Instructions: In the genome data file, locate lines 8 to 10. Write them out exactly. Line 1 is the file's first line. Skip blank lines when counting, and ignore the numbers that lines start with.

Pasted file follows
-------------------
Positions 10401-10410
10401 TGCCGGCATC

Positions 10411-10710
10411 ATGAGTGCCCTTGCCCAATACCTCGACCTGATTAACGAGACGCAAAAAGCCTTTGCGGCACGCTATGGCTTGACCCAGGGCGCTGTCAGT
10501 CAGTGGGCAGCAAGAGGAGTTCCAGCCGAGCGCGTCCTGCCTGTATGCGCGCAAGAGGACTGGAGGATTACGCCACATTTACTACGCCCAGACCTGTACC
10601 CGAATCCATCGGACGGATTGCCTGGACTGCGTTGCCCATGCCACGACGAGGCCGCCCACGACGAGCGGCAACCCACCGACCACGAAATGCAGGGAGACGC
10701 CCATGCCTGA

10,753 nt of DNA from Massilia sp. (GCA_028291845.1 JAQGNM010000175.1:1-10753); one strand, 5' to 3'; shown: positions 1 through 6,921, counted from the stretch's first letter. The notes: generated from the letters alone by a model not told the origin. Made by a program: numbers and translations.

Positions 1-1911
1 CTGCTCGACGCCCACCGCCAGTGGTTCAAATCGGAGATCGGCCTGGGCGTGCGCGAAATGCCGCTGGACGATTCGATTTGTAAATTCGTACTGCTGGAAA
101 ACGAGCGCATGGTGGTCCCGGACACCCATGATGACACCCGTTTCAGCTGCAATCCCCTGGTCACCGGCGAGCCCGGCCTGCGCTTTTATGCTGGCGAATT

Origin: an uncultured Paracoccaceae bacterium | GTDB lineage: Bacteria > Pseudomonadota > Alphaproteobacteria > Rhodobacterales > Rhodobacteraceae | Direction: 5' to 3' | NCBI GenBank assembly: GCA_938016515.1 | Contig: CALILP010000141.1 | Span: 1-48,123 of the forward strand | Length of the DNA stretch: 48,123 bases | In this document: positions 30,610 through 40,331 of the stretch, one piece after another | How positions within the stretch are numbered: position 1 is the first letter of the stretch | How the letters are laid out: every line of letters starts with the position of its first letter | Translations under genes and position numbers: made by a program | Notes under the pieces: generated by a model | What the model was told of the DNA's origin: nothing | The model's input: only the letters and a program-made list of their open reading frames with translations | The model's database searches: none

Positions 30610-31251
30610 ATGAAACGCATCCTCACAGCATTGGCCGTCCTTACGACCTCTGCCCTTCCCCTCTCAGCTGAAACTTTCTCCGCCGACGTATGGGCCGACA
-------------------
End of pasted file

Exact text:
10,753 nt of DNA from Massilia sp. (GCA_028291845.1 JAQGNM010000175.1:1-10753); one strand, 5' to 3'; shown: positions 1 through 6,921, counted from the stretch's first letter. The notes: generated from the letters alone by a model not told the origin. Made by a program: numbers and translations.

Positions 1-1911
1 CTGCTCGACGCCCACCGCCAGTGGTTCAAATCGGAGATCGGCCTGGGCGTGCGCGAAATGCCGCTGGACGATTCGATTTGTAAATTCGTACTGCTGGAAA